Confederate statue reassembled in cemetery
The City of Franklin’s Confederate monument relocation is largely complete now as it has been reassembled at its new location in Poplar Spring Cemetery after having been removed from Memorial Park on July 31.
City Manager Amanda C. Jarratt shared news of the reassembly at the Franklin City Council meeting Aug. 23.
“I did want to let everybody know that the Confederate statue was relocated to Poplar Spring Cemetery last week and that there’s additional work that needs to be done to grout the statue but that it was moved and the cedar tree was cut down,” she said.
Explaining the cedar tree reference in an Aug. 24 email, Jarratt said, “There was a deformed cedar tree in Poplar Spring Cemetery that was dying and was removed.”
As The Tidewater News has previously reported, the Confederate monument was erected in 1911 by the Agnes Lee Chapter of the United Daughters of the Confederacy, it depicts a stone carving of the Confederate battle flag and bears the inscription, “Love makes memory eternal, to our Confederate dead.” It was originally located at the intersection of Second Avenue and High Street and was moved to Memorial Park, between Clay Street and Meadow Lane, in the 1940s after the Camp family donated the land to the city.
The City Council voted 6-1 on Sept. 14, 2020, to relocate the Confederate monument from its spot in the park to the cemetery.
The lone dissenting vote came from Ward 1 Councilman Mark Kitchen, who said he had spoken with more than 80 Ward 1 residents, most of whom had indicated they wanted the statue to remain where it was.
“I won’t vote based solely on my heart … or heritage — what my ancestors did or didn’t do — but by the overwhelming majority of my constituents,” Kitchen said in the September 2020 meeting. “The overwhelming majority of residents I’ve spoken to said if the monument has to be moved, city funds should not be used to fund it.”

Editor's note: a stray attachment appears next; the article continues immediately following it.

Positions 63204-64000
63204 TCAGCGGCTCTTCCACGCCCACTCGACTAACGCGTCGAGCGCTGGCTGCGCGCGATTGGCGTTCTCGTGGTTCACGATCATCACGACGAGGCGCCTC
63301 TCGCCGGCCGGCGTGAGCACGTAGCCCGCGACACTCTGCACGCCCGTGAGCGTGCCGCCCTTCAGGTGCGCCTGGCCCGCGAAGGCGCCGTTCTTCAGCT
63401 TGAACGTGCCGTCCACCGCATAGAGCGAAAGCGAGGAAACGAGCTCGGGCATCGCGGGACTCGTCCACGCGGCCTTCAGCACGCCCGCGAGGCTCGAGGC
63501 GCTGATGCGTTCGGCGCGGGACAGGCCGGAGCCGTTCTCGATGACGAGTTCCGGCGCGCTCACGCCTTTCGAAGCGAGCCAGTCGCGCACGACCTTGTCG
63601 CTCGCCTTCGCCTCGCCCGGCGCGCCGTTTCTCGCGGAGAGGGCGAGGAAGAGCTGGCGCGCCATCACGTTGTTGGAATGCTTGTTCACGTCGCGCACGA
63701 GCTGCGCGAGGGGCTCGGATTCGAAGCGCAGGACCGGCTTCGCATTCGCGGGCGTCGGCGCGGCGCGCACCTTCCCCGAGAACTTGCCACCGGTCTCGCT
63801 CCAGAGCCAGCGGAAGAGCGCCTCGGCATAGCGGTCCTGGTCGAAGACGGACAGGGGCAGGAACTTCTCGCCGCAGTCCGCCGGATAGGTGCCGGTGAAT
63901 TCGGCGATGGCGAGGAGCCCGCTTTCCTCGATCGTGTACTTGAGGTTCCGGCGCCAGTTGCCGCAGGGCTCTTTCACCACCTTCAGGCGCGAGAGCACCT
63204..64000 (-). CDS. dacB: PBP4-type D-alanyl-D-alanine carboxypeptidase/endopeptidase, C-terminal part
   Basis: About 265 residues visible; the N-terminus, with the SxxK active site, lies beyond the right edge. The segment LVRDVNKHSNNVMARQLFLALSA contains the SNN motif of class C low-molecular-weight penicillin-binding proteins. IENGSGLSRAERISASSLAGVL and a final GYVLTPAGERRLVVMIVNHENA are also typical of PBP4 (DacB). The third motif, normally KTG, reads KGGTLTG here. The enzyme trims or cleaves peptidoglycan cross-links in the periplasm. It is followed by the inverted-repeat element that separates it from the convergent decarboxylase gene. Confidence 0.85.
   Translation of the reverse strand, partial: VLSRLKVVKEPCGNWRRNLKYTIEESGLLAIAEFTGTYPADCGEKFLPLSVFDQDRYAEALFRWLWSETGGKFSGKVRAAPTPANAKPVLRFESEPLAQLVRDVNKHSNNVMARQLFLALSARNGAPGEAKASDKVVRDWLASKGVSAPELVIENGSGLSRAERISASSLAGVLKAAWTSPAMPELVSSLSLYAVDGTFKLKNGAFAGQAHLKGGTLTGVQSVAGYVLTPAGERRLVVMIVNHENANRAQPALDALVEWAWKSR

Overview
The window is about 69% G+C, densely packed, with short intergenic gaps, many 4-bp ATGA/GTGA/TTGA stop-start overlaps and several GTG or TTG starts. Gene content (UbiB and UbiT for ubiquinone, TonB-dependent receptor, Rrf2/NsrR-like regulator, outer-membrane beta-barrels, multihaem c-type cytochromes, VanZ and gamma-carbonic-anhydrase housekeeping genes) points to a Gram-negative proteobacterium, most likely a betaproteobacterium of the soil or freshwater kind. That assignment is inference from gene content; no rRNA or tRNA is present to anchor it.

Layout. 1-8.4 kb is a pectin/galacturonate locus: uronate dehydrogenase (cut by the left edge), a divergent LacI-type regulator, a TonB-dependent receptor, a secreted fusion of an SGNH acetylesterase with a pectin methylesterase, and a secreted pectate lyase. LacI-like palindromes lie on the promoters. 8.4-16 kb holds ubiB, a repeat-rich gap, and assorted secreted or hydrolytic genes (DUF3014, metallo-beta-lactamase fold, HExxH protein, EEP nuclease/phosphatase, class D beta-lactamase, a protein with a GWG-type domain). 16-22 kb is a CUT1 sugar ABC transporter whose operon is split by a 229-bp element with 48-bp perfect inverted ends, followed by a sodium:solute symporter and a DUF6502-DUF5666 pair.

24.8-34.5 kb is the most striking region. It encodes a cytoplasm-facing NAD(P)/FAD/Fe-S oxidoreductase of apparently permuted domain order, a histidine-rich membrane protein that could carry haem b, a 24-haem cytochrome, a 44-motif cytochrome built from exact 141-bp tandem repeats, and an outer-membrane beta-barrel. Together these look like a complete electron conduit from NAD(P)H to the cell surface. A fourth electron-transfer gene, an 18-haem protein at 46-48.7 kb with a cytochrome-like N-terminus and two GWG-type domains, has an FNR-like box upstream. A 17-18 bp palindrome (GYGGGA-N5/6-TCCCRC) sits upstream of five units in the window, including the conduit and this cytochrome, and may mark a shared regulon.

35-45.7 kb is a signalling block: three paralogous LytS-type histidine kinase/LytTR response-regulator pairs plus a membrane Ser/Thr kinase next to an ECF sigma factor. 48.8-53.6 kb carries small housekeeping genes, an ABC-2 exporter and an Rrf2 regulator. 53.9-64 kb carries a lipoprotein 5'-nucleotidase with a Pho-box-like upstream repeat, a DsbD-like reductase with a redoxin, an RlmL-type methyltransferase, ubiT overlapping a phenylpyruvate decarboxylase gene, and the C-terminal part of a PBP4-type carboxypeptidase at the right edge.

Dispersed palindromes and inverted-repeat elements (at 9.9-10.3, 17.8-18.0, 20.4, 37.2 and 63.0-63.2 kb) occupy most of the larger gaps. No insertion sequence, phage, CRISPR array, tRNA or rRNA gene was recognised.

The City Council ultimately allocated $60,000 as a budget for the relocation project, and Hampton Roads Crane & Rigging Company’s winning bid was approximately $35,000.
After delivering the latest update on the monument relocation Aug. 23, Jarratt said, “I wanted to see if there were any questions or comments about that,” and Kitchen offered comment.
“I think it was handled in a very commendable way, very professional,” he said of the relocation. “Especially whoever decided and whoever took down the tree did an excellent job.”
He said he thought the contractor, Hampton Roads Crane & Rigging Company, and especially the city crew executed the relocation project in an honorable way.
“It was very well taken care of,” he said.
“Thank you,” Jarrett said.
“And after 11 months, I hope this is the last we hear about it,” Kitchen added.
Included in Ward 4 Councilman Linwood Johnson’s motion to relocate the Confederate monument was a stipulation that a new monument honoring veterans of all wars will be erected in its place at the center of Memorial Park.